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Issue 34, 2013
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Geometrical edgeactants control interfacial bending rigidity of colloidal membranes

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Abstract

A colloidal membrane is a one rod-length thick monolayer of aligned rods which spontaneously assembles in a mixture of rod-like viruses and non-adsorbing polymer. The complex structure of the monolayer edge modifies its fluctuations, effectively smoothing out the interface. We demonstrate that long filaments such as F-actin or flagella preferentially dissolve in the membrane's edge and can be used to control its interfacial properties. This effect is not driven by energetic interactions, but is rather a direct consequence of the intrinsic geometry of the constituent particles; hence we call such filaments geometrical edgeactants. Using optical manipulation techniques we adsorb individual filaments onto the edge of the colloidal membrane and measure their influence on the edge fluctuations. Edgeactants stiffen the interface, increasing its bending rigidity by up to an order of magnitude. Furthermore, they also locally suppress a polymorphic transition into twisted ribbons inherent to colloidal membranes. These results demonstrate new ways to control soft materials in which the final structure is only determined by the geometry of the constituent objects.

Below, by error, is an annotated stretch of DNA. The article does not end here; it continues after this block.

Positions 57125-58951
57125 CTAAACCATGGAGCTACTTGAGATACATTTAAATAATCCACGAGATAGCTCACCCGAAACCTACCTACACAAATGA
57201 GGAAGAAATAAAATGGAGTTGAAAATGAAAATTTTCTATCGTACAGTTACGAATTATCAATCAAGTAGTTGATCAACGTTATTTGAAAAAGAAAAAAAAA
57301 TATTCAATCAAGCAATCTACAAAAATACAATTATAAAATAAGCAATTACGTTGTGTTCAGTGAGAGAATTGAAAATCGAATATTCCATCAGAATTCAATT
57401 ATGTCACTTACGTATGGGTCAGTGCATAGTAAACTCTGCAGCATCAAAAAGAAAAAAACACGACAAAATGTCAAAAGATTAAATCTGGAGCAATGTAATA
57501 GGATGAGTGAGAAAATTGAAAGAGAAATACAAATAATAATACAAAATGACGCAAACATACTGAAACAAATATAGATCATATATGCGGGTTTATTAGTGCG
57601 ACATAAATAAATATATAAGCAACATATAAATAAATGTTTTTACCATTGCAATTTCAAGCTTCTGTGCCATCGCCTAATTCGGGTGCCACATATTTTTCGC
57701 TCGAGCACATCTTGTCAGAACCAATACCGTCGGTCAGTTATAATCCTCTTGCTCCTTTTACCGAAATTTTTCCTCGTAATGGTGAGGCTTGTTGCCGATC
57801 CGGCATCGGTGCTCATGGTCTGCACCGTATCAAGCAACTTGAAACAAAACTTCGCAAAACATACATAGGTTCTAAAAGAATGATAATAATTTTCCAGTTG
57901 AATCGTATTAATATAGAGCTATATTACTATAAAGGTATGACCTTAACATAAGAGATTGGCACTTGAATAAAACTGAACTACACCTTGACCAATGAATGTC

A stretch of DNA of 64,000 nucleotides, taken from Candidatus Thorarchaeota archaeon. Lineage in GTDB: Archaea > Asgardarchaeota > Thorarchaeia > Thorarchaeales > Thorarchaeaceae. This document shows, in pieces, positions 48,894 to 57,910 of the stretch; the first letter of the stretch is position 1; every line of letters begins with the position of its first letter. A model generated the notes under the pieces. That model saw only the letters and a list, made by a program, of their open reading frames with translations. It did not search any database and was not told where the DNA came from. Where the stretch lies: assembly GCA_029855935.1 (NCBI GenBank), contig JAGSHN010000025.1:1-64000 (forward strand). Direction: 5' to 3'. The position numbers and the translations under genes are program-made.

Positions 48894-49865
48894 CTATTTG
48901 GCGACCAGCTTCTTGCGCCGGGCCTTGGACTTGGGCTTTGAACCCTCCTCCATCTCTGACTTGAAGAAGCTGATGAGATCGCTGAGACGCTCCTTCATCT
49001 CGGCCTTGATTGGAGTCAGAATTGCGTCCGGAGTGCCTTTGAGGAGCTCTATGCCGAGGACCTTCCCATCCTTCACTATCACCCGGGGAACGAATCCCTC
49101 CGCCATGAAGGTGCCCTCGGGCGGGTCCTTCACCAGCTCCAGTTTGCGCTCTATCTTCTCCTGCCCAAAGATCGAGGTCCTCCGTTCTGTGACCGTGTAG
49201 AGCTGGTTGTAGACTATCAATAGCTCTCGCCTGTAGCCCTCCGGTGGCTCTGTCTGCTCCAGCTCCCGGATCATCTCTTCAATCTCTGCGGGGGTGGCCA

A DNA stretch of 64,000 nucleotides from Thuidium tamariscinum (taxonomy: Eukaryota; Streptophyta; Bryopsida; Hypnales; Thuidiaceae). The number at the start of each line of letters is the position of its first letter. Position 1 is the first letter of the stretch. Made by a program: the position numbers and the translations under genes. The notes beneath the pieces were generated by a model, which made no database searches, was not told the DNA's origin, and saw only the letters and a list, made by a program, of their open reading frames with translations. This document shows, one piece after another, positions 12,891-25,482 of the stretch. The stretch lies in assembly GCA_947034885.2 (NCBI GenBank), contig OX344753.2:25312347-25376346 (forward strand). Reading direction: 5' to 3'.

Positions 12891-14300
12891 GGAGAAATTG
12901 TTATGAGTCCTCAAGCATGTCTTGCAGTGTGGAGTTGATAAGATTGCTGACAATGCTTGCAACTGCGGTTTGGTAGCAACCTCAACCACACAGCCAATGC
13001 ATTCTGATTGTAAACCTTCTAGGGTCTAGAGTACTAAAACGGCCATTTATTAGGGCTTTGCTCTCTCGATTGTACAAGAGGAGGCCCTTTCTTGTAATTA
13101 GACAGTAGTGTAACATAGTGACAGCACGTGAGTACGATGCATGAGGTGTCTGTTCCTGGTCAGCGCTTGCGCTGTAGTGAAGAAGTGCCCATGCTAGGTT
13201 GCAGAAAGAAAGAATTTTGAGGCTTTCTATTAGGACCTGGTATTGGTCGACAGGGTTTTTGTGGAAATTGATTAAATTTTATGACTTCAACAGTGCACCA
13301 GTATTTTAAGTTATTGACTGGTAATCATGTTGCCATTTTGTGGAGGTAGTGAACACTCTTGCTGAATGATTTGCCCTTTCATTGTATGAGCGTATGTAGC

Graphical abstract: Geometrical edgeactants control interfacial bending rigidity of colloidal membranes

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Article information


Submitted
20 Mar 2013
Accepted
11 Jun 2013
First published
11 Jun 2013

Soft Matter, 2013,9, 8306-8313
Article type
Paper

Geometrical edgeactants control interfacial bending rigidity of colloidal membranes

M. J. Zakhary, P. Sharma, A. Ward, S. Yardimici and Z. Dogic, Soft Matter, 2013, 9, 8306
DOI: 10.1039/C3SM50797A

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